Chamomile Flower Tea (stress and anxiety)

Pain Management
Mental Wellbeing
Immunity
Weight Management
Hormonal Imbalance
Digestive Health

Chamomile is a centuries-old medicinal herb which has been used to treat numerous health conditions, and today is widely used for the relief of stress, anxiety and mental health issues. The plant’s flowers and buds are usually what are harvested and dried for chamomile tea.

 

Chamomile’s effectiveness for calming the nervous system is due to its chemical structure. Its’ extract contains apigenin, a chemical compound which induces deep relaxation when it binds to the GABA receptors in the brain, resulting in a gently sedative effect. In addition, the dry flower of chamomile contains approximately 120 secondary metabolites, comprising terpenoids and flavonoids, which contribute to its medicinal properties.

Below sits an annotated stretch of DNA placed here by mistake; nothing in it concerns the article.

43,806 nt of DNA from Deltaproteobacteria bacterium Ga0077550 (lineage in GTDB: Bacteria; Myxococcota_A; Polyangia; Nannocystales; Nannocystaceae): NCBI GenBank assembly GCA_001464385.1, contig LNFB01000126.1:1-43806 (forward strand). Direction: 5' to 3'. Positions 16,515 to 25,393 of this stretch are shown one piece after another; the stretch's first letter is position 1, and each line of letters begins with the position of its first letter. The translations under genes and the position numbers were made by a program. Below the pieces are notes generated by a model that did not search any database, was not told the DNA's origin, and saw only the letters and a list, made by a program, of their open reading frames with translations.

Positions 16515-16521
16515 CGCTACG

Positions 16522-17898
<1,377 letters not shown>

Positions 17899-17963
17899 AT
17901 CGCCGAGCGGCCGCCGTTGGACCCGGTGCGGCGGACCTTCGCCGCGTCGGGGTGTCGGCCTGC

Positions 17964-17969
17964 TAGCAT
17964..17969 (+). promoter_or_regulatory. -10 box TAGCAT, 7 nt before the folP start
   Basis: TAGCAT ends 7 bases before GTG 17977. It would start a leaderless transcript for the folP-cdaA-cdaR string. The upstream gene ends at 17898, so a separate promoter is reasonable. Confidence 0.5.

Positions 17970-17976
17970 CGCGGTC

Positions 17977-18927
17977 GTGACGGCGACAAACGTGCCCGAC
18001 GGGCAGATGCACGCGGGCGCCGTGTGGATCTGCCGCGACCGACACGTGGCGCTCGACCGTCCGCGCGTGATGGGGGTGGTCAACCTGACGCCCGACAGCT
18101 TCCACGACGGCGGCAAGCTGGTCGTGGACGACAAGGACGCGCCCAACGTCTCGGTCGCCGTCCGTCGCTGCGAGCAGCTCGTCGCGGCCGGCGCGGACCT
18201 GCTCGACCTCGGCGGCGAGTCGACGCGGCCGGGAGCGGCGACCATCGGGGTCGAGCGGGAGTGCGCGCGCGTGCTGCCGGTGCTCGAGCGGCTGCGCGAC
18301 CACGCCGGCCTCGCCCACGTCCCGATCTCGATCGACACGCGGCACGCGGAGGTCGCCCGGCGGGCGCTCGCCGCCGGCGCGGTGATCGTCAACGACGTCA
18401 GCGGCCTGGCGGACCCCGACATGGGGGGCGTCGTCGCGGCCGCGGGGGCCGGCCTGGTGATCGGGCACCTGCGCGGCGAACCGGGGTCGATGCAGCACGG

Most well-known commercial varieties are the German Chamomile - Matricaria chamomilla, and Roman Chamomile - Chamaemelum nobile. These are cultivated and used for herbal tea and other herbal applications. Currently, much of the commercially grown chamomile comes from Egypt, and both varieties are also cultivated in other temperate climates around the world, including India, South America, South Africa and Australia 

Chamomile originates from Europe and West Asia, and since ancient times, it has been highly valued by the Egyptians, Romans, and Greeks for its medicinal properties, as they found that chamomile preparations proved highly beneficial for many human ailments. The Egyptians considered the plant sacred, and believed it was a gift from the God of the Sun.  

For the most effective relaxing tea, use dry flowers, rinse with cold water, and add these to a pot of boiling hot water. Cover the pot for 5 minutes to get the tea extracted; other herbs or fruits can be added for additional nutritional/medicinal value. Honey may be added to the tea to sweeten it.

Chamomile tea should always be prepared in a covered vessel, in order to prevent the steam escaping, as the medicinal value of the flowers may be impaired by evaporation.

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